Originally published as Sloterdijk, P. (2006). Architektur als Immersionskunst. Arch+, 178 (June), 58-63. Many thanks to Tim Adams, who drew our attention to this paper.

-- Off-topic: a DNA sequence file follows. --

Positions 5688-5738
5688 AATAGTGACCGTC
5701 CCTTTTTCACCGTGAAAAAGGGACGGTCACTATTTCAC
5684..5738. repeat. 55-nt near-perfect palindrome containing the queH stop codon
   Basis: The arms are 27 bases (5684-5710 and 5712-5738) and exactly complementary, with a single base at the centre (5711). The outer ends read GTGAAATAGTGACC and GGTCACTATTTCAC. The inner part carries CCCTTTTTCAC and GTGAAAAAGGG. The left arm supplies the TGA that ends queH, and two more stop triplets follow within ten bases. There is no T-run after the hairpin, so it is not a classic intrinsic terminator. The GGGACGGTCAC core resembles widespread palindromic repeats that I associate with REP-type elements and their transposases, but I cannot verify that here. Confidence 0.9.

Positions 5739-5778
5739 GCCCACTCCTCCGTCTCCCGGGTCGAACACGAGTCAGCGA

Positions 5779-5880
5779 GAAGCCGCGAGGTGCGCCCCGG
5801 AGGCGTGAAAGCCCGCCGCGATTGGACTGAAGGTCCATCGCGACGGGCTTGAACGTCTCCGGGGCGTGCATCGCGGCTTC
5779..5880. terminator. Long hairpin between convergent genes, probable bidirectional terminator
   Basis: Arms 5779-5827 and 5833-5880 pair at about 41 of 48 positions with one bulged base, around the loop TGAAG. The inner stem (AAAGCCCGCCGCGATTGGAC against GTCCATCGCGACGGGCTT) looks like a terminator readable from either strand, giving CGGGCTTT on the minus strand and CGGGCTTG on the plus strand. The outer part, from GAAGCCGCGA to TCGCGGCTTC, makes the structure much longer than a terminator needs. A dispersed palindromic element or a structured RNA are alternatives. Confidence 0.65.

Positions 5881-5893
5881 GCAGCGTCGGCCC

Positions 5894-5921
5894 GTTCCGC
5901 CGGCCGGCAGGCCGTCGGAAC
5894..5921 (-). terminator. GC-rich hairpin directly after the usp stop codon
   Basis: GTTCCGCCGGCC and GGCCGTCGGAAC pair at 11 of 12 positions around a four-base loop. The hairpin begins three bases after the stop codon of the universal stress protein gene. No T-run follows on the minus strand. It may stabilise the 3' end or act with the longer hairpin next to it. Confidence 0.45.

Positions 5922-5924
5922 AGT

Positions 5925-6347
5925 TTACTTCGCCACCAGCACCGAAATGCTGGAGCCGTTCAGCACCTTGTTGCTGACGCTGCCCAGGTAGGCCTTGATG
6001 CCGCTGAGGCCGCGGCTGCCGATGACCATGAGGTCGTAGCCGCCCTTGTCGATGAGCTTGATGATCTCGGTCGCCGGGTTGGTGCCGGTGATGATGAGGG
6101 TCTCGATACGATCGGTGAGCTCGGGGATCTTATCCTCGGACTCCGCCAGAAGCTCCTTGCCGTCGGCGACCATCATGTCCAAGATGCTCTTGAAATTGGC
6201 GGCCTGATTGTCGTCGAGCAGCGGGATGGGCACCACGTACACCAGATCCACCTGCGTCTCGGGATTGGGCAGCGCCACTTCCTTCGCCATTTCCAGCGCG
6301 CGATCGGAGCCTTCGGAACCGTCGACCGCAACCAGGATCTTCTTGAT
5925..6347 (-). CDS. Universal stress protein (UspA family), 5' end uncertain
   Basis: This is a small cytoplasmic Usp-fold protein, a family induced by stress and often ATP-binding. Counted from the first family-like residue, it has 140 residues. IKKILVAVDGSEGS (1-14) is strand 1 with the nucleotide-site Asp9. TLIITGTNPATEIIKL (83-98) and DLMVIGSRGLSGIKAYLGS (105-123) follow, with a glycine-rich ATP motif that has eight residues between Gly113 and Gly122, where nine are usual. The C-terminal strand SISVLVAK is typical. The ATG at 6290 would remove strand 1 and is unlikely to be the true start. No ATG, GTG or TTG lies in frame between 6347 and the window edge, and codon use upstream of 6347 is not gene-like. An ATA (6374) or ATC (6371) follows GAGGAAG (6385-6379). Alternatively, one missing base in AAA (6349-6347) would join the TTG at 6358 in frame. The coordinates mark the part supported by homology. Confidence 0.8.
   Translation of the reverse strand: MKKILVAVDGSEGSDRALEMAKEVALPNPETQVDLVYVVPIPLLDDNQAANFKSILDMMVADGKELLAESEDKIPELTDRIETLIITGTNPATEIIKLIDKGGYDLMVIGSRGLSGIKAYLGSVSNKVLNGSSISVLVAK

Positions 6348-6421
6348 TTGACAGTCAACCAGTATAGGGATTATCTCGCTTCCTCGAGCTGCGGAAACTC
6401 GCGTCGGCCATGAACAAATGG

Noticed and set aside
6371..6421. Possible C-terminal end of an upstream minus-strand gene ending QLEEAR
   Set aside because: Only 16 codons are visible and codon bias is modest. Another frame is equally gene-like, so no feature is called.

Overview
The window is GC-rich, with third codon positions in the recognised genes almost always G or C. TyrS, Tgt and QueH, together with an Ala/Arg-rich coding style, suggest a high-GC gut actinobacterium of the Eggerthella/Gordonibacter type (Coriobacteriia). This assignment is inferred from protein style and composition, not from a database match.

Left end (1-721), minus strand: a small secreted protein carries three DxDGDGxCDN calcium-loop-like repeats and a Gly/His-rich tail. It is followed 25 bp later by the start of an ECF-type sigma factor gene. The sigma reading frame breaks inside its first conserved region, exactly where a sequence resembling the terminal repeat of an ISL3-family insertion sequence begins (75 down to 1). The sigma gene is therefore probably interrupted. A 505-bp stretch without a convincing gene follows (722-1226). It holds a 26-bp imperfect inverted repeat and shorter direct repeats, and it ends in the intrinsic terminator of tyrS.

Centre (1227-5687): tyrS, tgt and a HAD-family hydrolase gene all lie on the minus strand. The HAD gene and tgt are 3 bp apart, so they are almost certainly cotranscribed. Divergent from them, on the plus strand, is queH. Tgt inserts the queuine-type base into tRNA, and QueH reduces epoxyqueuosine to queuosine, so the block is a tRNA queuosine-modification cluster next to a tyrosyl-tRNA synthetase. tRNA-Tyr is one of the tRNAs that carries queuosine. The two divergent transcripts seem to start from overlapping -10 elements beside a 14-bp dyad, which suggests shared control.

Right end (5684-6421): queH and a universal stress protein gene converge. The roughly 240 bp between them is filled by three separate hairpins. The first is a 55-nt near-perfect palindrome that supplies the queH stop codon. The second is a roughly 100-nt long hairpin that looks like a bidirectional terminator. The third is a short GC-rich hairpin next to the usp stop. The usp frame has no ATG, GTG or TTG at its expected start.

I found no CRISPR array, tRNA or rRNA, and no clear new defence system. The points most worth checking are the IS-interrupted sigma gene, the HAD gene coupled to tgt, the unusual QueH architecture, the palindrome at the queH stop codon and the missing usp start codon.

Socrates felt a hint of Dionysian emotion – an admission Plato is otherwise not easily willing to make. whom we know from the corpus platonicum: Socrates. under different circumstances. St Paul claims in this address the unknown God of the Greeks (for whom an altar had been erected in Athens – one never knows) for his Lord Jesus Christ. written at the time of the Weimar Bauhaus and the early designs of Le Corbusier. … We are. already worshipped the true God too. once again. and Phaedrus. architecture is inherently a form of totalitarianism. the totalitarian motif is clearly articulated. In a daredevil act of theological piracy. For. To my knowledge. one creates. Two figures from antiquity are conjured up. Architecture’s totalitarianism is a totalitarianism of love. on the one hand. This personnel isn’t chosen entirely arbitrarily: the two had an unfulfilled love story in antiquity. of all people. Eight years later. represents the first lucid document of what I would call the dawn of immersion in the twentieth century. Already in 1921. the young Heidegger picks up the thread in Being and Time. looked for the weak spot in the Greek Pantheon and found it. let us not forget.meaning and function becomes poignant yet again. you may hear in Socrates’ speech. that is. and thus it seems plausible to bring them together. we live in the work of a human being! … We are taken in and mastered by the order he has chosen. of being enraptured by that which not only stands over against us but which envelopes us. with the production of an environment into which its inhabitants submerge. in his analysis of being-in-the-world and being-attuned – a provocation to which Heidegger’s teacher Husserl will oppose the analysis of the “Life-world” soon after (in his 1936 Crisis of European Sciences). however. greatest of all pirates. But why? Because the building of houses constitutes a problem of love – at least indirectly and subtly. New Testament). or even the interior of this temple – gives rise for us to a kind of absolute greatness in which we live. This surrender to the built environment is commonly misconceived as the privately-owned home – reading Paul VaIéry. as it were. namely the unknown God whose pseudonym I have the honour to disclose today. is on the spot when it comes to talking about architecture. Why? Because it is concerned with immersion. you have. INTERSTICES 12 . To build one’s house amounts to generating the place and the envelope for one’s own self-abandonment. an allusion to St Paul’s address on the Areopagus in Athens (see chapter 17. on the occasion when. of the love of space. the citizens of this proud city. a totalitarian practice by nature. And here follows the great formula of the God in whom we live. architecture articulates what Bachelard calls a topophile feeling. only covers a surface (like a plate or a wall) … But a temple – approaching its forecourt. When one builds a house for oneself. we move. body and all. Acts of the Apostles. You may remember: Phaedrus was the only young man towards whom Socrates temporarily lost his self-control. This Phaedrus. Valéry has Socrates say in his Eupalinos: I feel compelled to chat about the arts. We cannot escape him. I would like to recall a philosophical dialogue from 1921 by the poet and philosopher Paul Valéry: “Eupalinos. somewhat anachronistically. my dear Phaedrus. In this context. the neo-platonic dialogue. in a famous passage of the dialogue with the same title. … A painting. on the other. Whereupon he suggests to the Athenians: You. Paul. By attempting to produce the space where we “open up completely”. or The Architect”. Incidentally. provides us with reasons to distrust this superficial interpretation of dwelling. without quite knowing. (Valéry 1921) Here. the space-demon by which one will subsequently be possessed – and the architects aid and abet the production of various forms of an obsession with choice.